Check out the USPS Squadrons -- their CN course is good. Example Seattle Sail & Power - Affordable high-quality boating courses. CN in the USPS system usually is an advanced course taken after obtaining pre-requisite courses, however perhaps they allow students in depending on prior alternative training or experience.

Might also want to see what StarPath has to offer, if you want to travel to take a course Starpath School of Navigation Title Page though I do not know whether they offer a CN course that one could do in a short period of time. Perhaps they offer a combination of home study/travel.
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Old 20-10-2009, 15:19   #10
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It looks like Starpath offers an excellent home study/online course. Has anyone here taken it and what do they think?
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Old 21-10-2009, 22:06   #11
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Originally Posted by s/v Beth View Post
I figure if I am going to use a sextant, I might as well use it in any situation that I can.
A sextant is mostly useful at measuring angles, vertical or horizontal I am sure some people may find other use for it.
There is not much to it, Davis cover it’s utilisation in a booklet of few pages and few weeks of daily practice will quickly make anyone a skilled operator. What is harder is to find your way through tables written by expert who have long forgotten the difficulty they had when they where beginner.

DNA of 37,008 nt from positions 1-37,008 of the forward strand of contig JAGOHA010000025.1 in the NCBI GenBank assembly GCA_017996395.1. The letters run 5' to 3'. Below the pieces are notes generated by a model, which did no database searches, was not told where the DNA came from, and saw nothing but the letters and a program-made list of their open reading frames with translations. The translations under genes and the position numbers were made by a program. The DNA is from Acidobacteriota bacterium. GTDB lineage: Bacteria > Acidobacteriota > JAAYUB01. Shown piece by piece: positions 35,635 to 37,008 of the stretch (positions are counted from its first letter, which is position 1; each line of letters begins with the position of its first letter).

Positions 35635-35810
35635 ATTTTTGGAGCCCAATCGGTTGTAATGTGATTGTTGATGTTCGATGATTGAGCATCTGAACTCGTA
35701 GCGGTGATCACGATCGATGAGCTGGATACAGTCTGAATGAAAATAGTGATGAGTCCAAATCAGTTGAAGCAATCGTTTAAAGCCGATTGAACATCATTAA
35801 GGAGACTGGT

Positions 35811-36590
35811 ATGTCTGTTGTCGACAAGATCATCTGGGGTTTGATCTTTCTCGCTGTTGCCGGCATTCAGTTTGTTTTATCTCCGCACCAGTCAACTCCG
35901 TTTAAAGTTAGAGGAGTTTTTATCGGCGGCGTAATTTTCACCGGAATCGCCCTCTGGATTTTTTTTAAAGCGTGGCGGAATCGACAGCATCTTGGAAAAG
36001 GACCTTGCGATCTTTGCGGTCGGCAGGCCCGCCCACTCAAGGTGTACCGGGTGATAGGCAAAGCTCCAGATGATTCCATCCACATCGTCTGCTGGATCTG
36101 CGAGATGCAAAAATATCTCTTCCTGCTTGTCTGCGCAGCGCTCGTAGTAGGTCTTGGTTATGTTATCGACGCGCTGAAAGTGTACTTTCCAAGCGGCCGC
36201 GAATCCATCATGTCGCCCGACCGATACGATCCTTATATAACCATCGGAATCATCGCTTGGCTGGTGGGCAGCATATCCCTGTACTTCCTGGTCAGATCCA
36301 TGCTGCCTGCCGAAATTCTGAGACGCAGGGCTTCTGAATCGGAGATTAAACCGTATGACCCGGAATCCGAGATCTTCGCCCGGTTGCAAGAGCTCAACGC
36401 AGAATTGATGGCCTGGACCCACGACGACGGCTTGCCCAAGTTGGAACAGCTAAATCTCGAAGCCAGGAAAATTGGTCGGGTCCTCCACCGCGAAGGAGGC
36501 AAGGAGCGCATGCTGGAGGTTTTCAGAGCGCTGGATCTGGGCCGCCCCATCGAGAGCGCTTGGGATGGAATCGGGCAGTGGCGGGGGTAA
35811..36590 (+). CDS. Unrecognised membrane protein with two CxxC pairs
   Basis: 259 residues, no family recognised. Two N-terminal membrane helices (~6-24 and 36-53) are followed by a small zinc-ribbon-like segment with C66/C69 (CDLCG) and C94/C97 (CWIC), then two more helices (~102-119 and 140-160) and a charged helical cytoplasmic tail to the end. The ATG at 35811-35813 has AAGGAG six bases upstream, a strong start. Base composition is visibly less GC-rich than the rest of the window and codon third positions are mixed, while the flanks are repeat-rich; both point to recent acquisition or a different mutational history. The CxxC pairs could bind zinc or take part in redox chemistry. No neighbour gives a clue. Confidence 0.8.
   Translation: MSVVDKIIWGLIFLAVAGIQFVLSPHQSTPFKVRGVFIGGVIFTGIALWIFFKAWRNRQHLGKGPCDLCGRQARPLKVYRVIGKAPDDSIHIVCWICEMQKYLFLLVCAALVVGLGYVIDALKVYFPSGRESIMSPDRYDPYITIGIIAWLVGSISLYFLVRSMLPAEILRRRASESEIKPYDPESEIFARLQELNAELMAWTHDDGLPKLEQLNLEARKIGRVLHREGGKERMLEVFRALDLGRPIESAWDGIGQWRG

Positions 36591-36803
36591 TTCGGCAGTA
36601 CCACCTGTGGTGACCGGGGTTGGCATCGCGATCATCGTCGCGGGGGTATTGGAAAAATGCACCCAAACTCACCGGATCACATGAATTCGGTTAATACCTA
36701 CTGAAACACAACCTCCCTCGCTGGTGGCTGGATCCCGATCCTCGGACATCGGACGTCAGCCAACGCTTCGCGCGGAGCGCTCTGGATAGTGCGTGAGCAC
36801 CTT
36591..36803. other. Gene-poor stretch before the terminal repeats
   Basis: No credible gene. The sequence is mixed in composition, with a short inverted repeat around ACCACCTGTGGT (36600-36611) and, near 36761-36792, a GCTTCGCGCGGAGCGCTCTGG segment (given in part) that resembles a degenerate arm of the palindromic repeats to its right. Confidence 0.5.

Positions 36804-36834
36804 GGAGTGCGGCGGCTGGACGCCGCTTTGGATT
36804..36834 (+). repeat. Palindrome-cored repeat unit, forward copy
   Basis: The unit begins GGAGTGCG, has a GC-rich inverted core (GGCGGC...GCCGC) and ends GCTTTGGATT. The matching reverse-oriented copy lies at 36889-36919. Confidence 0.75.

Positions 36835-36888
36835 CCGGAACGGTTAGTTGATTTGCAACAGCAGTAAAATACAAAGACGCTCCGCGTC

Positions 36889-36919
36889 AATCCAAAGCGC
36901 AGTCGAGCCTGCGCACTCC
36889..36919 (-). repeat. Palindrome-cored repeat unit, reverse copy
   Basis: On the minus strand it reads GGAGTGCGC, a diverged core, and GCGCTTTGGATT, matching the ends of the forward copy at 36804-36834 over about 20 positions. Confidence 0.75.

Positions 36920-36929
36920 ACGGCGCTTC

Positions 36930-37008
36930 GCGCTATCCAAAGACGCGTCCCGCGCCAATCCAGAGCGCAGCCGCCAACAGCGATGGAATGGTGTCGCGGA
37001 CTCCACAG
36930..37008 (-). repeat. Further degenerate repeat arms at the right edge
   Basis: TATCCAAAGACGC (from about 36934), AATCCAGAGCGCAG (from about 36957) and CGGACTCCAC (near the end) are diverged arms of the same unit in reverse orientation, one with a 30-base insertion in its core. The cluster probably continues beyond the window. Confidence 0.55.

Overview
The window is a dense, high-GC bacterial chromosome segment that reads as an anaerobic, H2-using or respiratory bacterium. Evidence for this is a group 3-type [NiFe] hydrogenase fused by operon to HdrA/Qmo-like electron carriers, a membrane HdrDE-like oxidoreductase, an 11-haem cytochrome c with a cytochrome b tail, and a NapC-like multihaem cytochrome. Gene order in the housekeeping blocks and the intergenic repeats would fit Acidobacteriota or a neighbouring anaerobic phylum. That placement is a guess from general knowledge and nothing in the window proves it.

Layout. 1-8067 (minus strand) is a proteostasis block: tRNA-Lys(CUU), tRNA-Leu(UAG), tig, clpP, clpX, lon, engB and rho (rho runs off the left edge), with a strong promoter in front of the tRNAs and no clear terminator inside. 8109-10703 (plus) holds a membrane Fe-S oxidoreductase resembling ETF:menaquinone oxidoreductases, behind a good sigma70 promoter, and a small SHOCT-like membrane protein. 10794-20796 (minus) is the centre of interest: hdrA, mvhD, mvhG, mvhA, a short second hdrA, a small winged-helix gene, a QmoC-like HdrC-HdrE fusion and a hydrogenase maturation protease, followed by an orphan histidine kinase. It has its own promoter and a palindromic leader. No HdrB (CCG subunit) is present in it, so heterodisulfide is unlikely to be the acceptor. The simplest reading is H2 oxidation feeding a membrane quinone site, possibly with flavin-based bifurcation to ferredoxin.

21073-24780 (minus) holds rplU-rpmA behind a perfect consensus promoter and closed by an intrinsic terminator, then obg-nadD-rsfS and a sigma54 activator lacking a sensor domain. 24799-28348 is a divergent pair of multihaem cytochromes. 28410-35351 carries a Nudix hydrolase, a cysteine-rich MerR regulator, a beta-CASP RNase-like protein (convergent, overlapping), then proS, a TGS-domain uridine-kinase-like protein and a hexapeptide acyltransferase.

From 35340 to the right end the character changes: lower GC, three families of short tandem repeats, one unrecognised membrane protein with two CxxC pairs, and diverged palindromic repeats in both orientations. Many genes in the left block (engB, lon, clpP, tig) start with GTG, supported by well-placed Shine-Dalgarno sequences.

Coastal navigation.
Distance Off and Bearing.
Accurate fixes can be obtained from vertical angles to a known height.

Distance Off in miles = (height off object “in ft” x .565)/ Vertical angle in minutes.
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Old 23-10-2009, 03:07   #12
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Sextant is a great way to get a three-bearing fix: hold horizontally, measure the angle between two charted objects, and then measure a second angle from one of those objects to another charted object, go below, set the two angles on a 3-arm protractor (Weems and Plath), and then move the protractor around on the chart until the angles fit the scenario. I sailed recently with a former hydrographer who did that for routinely in small boats while running sounding lines. We played with the concept one day with our sextants and consistently got more faster, more accurate fixes that way than by shooting three bearings with a hand-bearing compass. Requires a chart table to plot the fix.
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Old 23-10-2009, 04:40   #13
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Even cheaper way to make the fix is to draw a line between the objects on the chart, do the geometry, find the centre of the circles, and draw in the two position circles with a drawing compass
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Old 23-10-2009, 06:25   #14
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Originally Posted by idpnd View Post
There are lots of excellent tutorials online, which should suffice for first start.. I highly enjoyed this e-book on the subject (free of course)
I've been reading this after you posted the link. It's clear and concise. Although I basically understand the theory, I have put off practice with the sextant because I am not close to a natural sea horizon. The e-book, however, has inspired me to set up an artificial horizon and play around with it this winter.
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Old 23-10-2009, 06:31   #15
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One important thing to do when using the sextant to measure the angle of a celestial body, is to slightly roll/rock the sextant in your hand as you have the body on the horizon. You'll ses the body describes an arc over the horizon, and you want it at the lowest part of the arc